So you will never get anyone to admit there is something bred in the bone that way. For progressive types, it’s always Year Zero and we’re always baking up everything fresh today.

  15. Dear Lord, Charles Murray, you are a either lazy (and didn’t read the entire paper) or a hack and a liar (which is far more likely. The study’s author writes:

    “Correlational research also suggests that benevolently sexist attitudes contribute to women’s subjugation. For instance, Fiske and Glick (1995) as well as Pryor, Geidd, and Williams (1995) found that benevolently sexist attitudes are associated with beliefs that excuse sexual harassment. In a multinational study, Glick et al. (2000) found that higher national averages of benevolent sexism predicted greater gender discrimination. Glick, Sakalli-Ugurlu, Ferreira, and Aguiar de Souza (2002) noted that individuals who endorse benevolent sexism tend to hold beliefs justifying spousal abuse. Abrams, Viki, Masser, and Bohner (2003) and Viki and Abrams (2002) demonstrated that men who possess benevolently sexist attitudes reacted negatively to female rape victims who violate traditional feminine norms. Moya, Glick, Expo´sito, de Lemus, and Hart (2007) reported that women who endorse benevolent sexism are more likely to accept men’s behavioral restrictions. Finally, Expósito, Herrera, Moya, and Glick (2010) documented that women who hold benevolently sexist attitudes believe that men will react negatively, and even violently, to a wife’s career success.”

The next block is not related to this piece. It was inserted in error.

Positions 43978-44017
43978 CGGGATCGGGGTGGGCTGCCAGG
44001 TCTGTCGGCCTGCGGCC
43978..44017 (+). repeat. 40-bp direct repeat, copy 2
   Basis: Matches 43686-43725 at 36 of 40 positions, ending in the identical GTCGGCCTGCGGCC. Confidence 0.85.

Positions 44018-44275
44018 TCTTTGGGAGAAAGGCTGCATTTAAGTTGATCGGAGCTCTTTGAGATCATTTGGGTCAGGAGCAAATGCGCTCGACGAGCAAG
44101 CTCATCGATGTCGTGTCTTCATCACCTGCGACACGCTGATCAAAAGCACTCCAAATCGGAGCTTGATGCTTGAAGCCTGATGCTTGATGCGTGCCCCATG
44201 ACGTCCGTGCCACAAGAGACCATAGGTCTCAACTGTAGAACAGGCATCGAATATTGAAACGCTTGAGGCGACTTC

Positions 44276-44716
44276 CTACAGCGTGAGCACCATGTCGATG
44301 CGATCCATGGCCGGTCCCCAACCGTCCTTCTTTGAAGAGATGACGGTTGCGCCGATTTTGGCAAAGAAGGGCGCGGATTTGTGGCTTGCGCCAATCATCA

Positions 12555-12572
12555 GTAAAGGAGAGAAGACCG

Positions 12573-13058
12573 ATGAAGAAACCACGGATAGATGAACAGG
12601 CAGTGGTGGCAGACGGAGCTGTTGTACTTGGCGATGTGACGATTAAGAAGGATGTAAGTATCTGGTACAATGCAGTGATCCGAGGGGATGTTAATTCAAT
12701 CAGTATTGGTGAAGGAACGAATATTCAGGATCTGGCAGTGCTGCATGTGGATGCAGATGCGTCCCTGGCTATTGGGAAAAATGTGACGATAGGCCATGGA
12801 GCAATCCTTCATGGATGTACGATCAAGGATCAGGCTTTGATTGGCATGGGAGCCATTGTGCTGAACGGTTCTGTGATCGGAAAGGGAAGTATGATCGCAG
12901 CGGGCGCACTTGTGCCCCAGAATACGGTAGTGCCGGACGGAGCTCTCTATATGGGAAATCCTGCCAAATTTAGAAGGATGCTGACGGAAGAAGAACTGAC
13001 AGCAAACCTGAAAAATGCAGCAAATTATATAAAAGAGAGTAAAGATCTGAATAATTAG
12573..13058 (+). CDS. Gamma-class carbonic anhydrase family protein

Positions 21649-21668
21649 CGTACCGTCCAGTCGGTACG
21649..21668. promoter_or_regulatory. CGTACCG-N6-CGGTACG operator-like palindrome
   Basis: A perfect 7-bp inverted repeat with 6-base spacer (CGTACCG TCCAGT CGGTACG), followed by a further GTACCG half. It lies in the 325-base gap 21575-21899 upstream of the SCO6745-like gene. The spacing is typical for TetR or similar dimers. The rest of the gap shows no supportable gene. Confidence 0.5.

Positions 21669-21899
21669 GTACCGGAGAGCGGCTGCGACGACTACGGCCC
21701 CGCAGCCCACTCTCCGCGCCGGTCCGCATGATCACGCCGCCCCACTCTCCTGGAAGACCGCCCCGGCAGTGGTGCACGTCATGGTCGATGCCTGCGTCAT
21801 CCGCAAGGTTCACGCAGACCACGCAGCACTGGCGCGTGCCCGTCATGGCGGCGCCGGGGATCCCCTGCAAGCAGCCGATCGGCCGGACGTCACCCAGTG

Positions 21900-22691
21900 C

You’re a damn embarrassment to social science.

    1. LockedOutofAcademia

      Well, some of us aren’t able to access the full paper, since it’s behind a giant pay wall. So much for transparency in academia.

      Why are the social sciences so guarded with their information? The STEM fields are much more open and continue to push for complete transparency, while the social scientists stubbornly oppose such changes. I think we’ve seen this before in history, though this time the social scientists have taken on the role of the medieval clergy.

    2. Charles,

      I’d wager you didn’t read the paper either, since you quote comes directly from this Think Progress blog post:

      http://thinkprogress.org/justice/2012/12/01/1262431/top-conservative-author-endorses-benevolent-sexism/

      In fact, I doubt you’ve read anything that Mr. Murray has ever written in full.

    3. LockedOutofAcademia: They can’t show you the data because then you might try to duplicate the results. The down fall of all social “science” is the complete lack of observable, measurable, repeatable experiments. They cannot and do not use the scientific method, but desperately want the mantle of objective science. All they have is pseudoscience.
      They make the following errors (not a complete list):
      1) Take a specific and make it a generalization
      2) Fail to show causation
      3) Fail to show sequence of events